Top advisers to U.S. President Donald Trump on Sunday warned North Korea to give up its missile and nuclear weapons programs and to quit making threats against the U.S. and its allies or face destruction.
The warnings came a day after North Korean leader Kim Jong-un vowed to continue the weapons programs, saying his country is nearing its goal of "equilibrium" in military force with the United States. They also come as world leaders begin arriving in New York for the annual meeting of the UN General Assembly this week, where the topic of North Korea will be high on the agenda.
Trump will be making his first appearance at the UN General Assembly, his biggest moment on the world stage since January's inauguration. He is scheduled to address the world body, which he has criticized as weak and incompetent, on Tuesday.
Trump tweeted Sunday that he and South Korean President Moon Jae-in discussed North Korea during their latest telephone conversation on Saturday. Trump spoke with Moon from his New Jersey golf club, where aides said he spent the weekend preparing for his UN debut.
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U.S. national security adviser H.R. McMaster said during an appearance on ABC's This Week that Kim is "going to have to give up his nuclear weapons because the president has said he's not going to tolerate this regime threatening the United States and our citizens with a nuclear weapon."
Asked if that meant Trump would launch a military strike, McMaster said "he's been very clear about that, that all options are on the table."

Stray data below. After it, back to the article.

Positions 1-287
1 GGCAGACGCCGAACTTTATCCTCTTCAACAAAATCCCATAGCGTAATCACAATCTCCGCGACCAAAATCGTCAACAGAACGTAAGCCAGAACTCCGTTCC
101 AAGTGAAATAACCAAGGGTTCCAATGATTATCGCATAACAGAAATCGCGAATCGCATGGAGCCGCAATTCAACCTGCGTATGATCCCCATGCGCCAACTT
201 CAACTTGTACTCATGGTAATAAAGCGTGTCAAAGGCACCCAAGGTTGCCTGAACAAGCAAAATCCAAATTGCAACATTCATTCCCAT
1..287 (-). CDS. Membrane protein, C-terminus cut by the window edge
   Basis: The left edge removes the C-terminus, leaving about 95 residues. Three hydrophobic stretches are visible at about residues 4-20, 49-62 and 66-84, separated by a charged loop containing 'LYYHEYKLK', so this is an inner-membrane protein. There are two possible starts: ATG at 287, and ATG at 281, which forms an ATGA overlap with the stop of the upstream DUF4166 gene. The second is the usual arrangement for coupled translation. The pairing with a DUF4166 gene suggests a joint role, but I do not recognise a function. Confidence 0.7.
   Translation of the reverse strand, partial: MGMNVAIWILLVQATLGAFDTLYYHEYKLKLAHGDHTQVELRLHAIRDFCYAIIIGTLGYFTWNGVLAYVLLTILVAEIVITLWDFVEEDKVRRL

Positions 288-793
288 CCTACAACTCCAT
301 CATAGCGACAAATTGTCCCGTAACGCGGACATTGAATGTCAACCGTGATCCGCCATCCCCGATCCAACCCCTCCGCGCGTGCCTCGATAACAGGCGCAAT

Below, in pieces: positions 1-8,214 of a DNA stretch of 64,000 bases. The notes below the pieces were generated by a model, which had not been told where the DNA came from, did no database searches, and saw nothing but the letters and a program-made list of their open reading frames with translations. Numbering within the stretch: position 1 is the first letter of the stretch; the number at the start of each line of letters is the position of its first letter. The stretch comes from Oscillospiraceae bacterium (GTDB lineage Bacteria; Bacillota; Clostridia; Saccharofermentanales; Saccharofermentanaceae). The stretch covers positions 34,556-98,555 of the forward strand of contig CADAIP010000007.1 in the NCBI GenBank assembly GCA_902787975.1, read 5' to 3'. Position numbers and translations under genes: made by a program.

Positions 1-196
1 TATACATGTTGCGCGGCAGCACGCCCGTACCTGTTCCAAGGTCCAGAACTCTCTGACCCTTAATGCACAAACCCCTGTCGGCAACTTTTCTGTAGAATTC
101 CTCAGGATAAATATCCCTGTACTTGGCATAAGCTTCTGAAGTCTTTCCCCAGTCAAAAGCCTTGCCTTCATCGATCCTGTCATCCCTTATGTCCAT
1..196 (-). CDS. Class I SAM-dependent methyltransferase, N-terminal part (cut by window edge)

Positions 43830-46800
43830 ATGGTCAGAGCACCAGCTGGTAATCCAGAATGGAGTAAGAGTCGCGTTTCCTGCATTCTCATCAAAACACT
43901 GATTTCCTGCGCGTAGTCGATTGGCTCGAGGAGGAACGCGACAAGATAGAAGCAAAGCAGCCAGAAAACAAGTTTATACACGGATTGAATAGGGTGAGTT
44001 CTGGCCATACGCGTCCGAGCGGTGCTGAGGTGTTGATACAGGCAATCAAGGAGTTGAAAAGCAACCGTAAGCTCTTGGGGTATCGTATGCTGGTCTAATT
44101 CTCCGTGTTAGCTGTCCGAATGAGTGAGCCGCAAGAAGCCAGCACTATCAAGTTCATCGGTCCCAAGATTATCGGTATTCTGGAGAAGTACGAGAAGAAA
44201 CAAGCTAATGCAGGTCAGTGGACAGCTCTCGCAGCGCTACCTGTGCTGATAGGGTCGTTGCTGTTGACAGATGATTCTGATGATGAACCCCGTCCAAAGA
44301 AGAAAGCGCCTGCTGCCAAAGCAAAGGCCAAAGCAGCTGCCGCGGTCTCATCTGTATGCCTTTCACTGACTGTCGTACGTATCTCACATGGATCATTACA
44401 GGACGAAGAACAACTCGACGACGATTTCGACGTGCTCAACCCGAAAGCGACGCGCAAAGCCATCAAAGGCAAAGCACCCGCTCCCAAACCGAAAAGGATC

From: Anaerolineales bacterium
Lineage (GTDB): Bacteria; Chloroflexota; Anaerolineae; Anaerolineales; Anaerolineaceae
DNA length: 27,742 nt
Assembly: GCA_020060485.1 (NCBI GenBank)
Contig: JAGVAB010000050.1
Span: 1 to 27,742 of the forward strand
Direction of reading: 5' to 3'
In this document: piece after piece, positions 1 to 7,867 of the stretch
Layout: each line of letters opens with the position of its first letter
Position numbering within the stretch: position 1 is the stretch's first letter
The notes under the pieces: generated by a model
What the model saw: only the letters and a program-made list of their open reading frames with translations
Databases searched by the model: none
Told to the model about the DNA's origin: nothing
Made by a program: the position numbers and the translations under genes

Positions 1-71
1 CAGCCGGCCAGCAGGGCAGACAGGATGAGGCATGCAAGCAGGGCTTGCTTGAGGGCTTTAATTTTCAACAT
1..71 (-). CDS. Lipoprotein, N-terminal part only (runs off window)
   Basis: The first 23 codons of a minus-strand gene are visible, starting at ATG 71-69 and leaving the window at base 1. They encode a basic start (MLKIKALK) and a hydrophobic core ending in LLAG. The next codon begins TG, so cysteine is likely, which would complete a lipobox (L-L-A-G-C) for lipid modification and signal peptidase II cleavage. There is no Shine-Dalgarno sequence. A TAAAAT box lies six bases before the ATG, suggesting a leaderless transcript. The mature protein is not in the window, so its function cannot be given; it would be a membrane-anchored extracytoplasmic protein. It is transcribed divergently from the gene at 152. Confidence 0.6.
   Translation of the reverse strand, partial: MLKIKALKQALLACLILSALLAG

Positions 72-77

Kim has threatened Guam, a U.S. territory in the Pacific, and has fired two missiles over Japan, a U.S. ally in Asia, including one missile that was launched on Friday. North Korea also recently tested its most powerful bomb.
'Plenty of military options'
The UN Security Council has voted unanimously twice in recent weeks to tighten economic sanctions on North Korea, including targeting shipments of oil and other fuel used in missile testing. U.S. Ambassador to the United Nations Nikki Haley said on CNN that North Korea was starting to "feel the pinch."
But she also warned of a tougher U.S. response in the future, saying the Security Council has "pretty much exhausted" all of its options and that she would be happy to turn the matter over to Defense Secretary Jim Mattis "because he has plenty of military options."
Mattis said earlier this month, after Kim tested a hydrogen bomb, that the U.S. will answer any threat from the North with a "massive military response, a response both effective and overwhelming."
Trump previously threatened to rain "fire and fury" on North Korea. Haley said that wasn't an empty threat from the president but, when asked, she declined to describe the president's intentions.
"If North Korea keeps on with this reckless behavior, if the United States has to defend itself or defend its allies in any way, North Korea will be destroyed and we all know that and none of us want that," Haley said. "None of us want war. But we also have to look at the fact that you are dealing with someone who is being reckless, irresponsible and is continuing to give threats not only to the United States, but to all their allies, so something is going to have to be done."
In Sunday's tweet, Trump said he asked Moon about "Rocket Man" — an apparent reference to Kim. Trump also tweeted that long lines for gas are forming in North Korea and called it "too bad."
I spoke with President Moon of South Korea last night. Asked him how Rocket Man is doing. Long gas lines forming in North Korea. Too bad!— @realDonaldTrump
The White House said after Trump's tweet that he and Moon are committed to strengthening deterrence and defense capabilities, and maximizing economic and diplomatic pressure on North Korea.
Trump plans to sit down with Moon and Japanese Prime Minister Shinzo Abe during the UN General Assembly session this week.